– You cite the skill system as something you like, but simultaneously state you’d prefer NO skill system (you only seem to “like” that is not like earlier editions’ systems).

    So what you’re left with is an appreciation of different “color” for dagger-throwing mages and background “nuggets” on random tables.

    Paul that is crap as far as reasons to play 5E, man. You write “overall impression: not bad.” Really? It’s not bad? Is it good? When I see that the “Not Likes” category of your post includes: races (kind of inherent in chargen), challenge ratings (the whole of the advancement system), and “number scaling” (especially as it relates to damage and treasure…kind of Big Parts of the whole game/genre!) PLUS factor in the skill system you’d prefer not to be there and the combat system that you have to change to make it run effectively…well, hmm. Is it really “not bad?”

    Just trying to look at this objectively. Tell me, Paul…tell me WHY I should play this game. Tell us WHY you are playing it. Because it’s the popular thing at the moment and you wouldn’t have players otherwise? Because you LIKE the new systems and it’s just a matter of time before you “get the hang of it?” Because you’re trying to stay young and hip and fresh and change is inevitable? I mean, what is it about 5E man…convince me to embrace it! Because random background nuggets and cantrip daggers aren’t enough.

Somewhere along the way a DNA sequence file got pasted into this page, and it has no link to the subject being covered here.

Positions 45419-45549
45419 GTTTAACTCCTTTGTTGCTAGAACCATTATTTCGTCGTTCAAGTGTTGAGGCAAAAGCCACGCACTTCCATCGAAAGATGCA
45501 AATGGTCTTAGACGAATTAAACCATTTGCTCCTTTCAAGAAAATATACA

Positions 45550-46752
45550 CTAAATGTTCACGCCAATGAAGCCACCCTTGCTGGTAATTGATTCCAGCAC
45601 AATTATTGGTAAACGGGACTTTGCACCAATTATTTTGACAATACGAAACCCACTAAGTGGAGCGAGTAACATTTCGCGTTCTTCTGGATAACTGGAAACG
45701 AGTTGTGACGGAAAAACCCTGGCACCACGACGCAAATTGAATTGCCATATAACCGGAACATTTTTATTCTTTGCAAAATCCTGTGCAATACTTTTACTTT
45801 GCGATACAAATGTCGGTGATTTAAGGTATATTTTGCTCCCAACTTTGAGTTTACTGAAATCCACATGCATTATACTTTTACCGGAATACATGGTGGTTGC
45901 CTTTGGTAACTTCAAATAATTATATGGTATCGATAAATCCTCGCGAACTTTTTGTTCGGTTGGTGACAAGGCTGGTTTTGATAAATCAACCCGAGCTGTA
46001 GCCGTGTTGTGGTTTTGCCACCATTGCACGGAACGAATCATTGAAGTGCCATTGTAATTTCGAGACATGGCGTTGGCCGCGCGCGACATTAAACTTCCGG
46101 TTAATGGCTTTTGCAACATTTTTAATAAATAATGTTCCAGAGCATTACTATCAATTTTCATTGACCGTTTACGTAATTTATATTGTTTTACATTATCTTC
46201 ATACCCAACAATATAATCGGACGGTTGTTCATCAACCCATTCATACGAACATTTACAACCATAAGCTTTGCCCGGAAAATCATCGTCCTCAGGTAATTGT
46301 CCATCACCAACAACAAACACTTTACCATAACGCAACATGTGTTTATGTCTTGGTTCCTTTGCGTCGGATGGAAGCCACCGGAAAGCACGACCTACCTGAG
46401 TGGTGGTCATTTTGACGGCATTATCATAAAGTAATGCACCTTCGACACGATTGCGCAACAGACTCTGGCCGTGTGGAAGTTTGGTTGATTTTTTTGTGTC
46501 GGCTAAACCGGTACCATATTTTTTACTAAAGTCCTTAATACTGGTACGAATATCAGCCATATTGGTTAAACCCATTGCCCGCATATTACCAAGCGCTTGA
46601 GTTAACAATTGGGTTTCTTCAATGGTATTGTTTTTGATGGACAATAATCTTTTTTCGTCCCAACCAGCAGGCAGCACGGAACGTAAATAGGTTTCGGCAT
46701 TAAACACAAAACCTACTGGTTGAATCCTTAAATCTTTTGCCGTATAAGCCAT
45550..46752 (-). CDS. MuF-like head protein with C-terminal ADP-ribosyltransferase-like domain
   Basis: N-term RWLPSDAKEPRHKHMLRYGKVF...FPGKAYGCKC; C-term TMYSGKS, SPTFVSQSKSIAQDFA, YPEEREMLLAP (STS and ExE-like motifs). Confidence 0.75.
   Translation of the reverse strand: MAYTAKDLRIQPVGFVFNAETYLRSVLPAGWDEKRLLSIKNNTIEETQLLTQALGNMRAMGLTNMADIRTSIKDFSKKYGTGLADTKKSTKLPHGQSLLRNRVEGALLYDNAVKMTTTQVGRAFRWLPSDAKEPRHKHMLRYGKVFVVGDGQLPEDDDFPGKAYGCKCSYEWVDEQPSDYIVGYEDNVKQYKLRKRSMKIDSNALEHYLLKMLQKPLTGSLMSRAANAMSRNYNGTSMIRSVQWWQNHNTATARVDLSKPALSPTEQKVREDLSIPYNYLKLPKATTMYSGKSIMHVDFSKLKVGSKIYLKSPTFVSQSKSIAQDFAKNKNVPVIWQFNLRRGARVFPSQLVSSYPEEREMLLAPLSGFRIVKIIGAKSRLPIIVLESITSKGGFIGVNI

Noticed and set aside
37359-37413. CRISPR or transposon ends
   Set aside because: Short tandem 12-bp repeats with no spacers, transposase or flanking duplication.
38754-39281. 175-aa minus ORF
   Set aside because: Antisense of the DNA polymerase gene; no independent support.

Since I don’t play 5E and you do and I respect your opinion (the reason I continue reading your stuff and watching your videos), give us the real skinny. Give us the honest truth of the matter. Do you believe in 5E? If so, why? If not, why the hell are you playing it? And why are you telling us it’s “not bad” in one paragraph and then citing…well, a lot of stuff I’d consider to be kind of bad.